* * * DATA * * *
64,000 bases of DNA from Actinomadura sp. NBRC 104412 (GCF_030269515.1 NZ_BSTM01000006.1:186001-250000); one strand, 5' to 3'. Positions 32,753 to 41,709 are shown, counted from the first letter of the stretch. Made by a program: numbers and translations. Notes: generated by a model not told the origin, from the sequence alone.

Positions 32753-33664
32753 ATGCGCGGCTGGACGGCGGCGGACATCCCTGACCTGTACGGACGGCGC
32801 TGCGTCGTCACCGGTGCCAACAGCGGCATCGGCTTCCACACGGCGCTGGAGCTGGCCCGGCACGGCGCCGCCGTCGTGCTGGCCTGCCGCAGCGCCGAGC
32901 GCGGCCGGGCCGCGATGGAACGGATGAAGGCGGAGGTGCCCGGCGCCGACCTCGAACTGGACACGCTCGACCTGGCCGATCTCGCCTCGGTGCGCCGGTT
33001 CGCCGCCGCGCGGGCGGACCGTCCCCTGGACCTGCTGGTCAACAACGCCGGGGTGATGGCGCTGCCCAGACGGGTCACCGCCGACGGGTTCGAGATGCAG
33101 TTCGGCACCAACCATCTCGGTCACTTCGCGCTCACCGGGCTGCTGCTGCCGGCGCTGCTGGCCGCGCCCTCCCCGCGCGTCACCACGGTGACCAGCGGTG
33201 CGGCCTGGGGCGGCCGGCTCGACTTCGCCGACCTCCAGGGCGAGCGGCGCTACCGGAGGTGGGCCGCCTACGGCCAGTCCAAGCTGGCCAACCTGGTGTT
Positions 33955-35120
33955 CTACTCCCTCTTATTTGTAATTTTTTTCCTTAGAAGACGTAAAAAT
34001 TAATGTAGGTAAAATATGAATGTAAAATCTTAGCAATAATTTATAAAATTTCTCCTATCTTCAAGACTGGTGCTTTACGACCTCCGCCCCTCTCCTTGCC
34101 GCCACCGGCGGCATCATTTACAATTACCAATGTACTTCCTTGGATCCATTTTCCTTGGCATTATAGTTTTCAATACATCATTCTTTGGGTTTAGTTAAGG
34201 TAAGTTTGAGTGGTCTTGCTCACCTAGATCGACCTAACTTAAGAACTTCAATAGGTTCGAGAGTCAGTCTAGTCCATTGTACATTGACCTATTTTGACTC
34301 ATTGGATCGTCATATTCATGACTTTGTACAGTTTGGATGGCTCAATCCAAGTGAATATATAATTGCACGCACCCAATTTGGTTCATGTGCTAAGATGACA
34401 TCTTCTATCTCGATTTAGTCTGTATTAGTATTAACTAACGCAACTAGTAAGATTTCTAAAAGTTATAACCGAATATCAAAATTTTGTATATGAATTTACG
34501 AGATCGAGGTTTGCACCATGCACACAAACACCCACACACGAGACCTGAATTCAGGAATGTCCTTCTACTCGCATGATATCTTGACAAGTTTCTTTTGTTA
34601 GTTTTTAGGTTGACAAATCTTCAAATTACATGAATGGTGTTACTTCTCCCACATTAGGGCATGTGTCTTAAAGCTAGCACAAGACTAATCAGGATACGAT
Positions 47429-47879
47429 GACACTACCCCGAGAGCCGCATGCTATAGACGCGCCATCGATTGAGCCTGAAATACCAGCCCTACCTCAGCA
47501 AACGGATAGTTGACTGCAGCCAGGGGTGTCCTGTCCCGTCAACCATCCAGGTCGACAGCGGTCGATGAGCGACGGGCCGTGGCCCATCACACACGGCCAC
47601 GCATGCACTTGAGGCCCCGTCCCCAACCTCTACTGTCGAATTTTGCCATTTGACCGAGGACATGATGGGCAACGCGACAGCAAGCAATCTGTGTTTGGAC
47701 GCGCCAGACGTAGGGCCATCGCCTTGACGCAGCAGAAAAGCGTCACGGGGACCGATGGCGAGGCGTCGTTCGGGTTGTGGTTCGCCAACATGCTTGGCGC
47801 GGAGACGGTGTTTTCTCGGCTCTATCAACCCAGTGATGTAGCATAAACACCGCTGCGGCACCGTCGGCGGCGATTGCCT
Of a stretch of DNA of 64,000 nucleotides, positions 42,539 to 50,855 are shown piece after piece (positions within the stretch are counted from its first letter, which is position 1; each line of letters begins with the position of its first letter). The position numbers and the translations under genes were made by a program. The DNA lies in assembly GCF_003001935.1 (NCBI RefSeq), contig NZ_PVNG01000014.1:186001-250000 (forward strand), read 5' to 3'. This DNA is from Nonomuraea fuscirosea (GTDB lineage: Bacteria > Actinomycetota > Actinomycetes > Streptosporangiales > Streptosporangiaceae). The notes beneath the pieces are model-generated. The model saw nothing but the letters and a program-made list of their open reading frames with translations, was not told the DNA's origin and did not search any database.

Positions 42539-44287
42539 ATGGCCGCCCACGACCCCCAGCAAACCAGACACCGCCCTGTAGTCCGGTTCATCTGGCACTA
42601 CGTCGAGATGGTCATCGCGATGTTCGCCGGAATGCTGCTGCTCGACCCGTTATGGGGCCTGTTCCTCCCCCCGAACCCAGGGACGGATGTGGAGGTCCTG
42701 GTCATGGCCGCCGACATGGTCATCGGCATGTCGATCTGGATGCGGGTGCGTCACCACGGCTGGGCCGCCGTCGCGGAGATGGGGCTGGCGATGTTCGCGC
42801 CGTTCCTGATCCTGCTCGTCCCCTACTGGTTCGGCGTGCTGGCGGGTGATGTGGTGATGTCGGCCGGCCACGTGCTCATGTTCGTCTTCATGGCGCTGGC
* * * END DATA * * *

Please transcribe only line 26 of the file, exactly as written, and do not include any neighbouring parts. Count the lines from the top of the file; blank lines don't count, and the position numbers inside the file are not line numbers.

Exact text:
42539 ATGGCCGCCCACGACCCCCAGCAAACCAGACACCGCCCTGTAGTCCGGTTCATCTGGCACTA